Coconuts are the most famous product of the region, and rightly so. The region produces over 300,000,000 coconuts annually! Coconuts are used in many things such as wines (above), candies, dried pulp snacks, and more than 50 local dishes.
The coconut "hair" is also collected and used for floor mats (above, preparing to be loaded onto the large boat) and the leaves are collected for use in thatched roofs. The people of Ben Tre are very conscious about not letting anything go to waste.
The above picture is a very typical scene in Ben Tre of several smaller boats offloading their coconut cargo onto a larger ship. As the two pictures above show, many of the coconuts (and derivative products) that are produced in the region are loaded onto very large ships for transport. Many of these ships find their destination in other countries around the world.
Ben Tre is a nice place to spend a weekend if you are in the south of Vietnam. It is less than 3 hours by car from Ho Chi Minh City and is quiet and clean. Boats can be hired there easily; you can spend the day cruising the river and enjoying a quiet afternoon in a relaxing environment.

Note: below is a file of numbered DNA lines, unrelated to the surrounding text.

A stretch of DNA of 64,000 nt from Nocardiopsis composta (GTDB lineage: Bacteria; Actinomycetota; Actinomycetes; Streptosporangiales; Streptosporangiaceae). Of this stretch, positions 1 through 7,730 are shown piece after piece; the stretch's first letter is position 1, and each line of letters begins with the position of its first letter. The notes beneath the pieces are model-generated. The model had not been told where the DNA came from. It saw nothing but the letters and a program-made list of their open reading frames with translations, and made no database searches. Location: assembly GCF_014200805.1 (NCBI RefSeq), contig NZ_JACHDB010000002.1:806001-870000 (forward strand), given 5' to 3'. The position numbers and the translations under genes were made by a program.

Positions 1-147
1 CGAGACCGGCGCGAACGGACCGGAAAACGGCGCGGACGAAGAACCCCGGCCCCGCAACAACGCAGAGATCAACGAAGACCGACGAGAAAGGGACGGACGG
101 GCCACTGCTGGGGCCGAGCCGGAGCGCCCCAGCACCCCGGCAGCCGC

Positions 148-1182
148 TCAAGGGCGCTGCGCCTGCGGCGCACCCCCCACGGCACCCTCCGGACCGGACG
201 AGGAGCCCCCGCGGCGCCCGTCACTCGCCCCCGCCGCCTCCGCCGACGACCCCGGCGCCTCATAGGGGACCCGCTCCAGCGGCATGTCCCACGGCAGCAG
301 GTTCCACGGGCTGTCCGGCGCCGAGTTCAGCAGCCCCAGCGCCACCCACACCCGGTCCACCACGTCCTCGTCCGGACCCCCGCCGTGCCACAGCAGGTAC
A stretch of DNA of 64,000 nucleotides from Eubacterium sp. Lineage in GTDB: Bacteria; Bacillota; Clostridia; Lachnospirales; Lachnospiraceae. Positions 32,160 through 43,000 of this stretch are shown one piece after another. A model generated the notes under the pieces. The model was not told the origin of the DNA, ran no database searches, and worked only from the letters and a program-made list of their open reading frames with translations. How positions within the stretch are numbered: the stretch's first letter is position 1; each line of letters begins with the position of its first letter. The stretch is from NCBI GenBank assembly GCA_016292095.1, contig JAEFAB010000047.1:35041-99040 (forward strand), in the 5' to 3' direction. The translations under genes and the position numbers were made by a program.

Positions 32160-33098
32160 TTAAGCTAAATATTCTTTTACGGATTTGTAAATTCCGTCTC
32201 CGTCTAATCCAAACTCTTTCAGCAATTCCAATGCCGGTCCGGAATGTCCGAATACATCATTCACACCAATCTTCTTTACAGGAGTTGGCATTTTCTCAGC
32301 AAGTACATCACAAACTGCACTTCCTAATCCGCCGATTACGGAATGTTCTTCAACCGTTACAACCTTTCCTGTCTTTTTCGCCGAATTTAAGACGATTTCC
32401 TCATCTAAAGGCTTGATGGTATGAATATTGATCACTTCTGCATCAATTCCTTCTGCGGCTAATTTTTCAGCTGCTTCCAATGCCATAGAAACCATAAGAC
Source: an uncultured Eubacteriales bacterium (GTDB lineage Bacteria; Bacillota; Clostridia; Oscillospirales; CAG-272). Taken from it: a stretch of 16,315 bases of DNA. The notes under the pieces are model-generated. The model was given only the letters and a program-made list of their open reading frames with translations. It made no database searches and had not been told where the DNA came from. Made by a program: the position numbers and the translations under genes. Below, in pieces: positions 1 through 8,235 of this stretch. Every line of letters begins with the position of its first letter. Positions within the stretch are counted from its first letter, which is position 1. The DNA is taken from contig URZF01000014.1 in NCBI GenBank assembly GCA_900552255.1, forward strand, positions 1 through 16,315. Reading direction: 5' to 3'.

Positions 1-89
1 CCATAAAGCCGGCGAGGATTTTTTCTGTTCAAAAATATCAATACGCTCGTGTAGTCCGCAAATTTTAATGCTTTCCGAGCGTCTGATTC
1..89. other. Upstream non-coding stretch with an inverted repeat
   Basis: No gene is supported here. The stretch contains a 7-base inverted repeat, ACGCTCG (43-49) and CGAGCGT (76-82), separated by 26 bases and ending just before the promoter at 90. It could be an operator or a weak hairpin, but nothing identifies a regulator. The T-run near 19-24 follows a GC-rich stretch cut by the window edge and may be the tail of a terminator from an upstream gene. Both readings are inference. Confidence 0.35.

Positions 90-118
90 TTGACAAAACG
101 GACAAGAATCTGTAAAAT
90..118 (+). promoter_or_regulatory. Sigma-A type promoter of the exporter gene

Posted by American Vietnamese at 1:48 PM
Saturday, October 23, 2010
After living somewhere for an extended period of time you begin to take many things for granted that would be out of the ordinary to the traveler. I have tried to bring a few images together to give a feel for the types of things one typically sees around Vietnam.
Below is a homemade fan that I found at a fish shop. It was made to keep the flies away from the fish at the shop. How effective it was is debatable.
Phone numbers appearing of all types of surfaces are ubiquitous in Vietnam. They are glued (as seen below), painted, or hung on almost everything and advertise for all sorts of things.
Another thing that one often sees in Vietnam is people with deftly packed vehicles. An example is the man below who was making very efficient use of space on his cyclo (Vietnamese bicycle pedicab).
Posted by American Vietnamese at 7:24 AM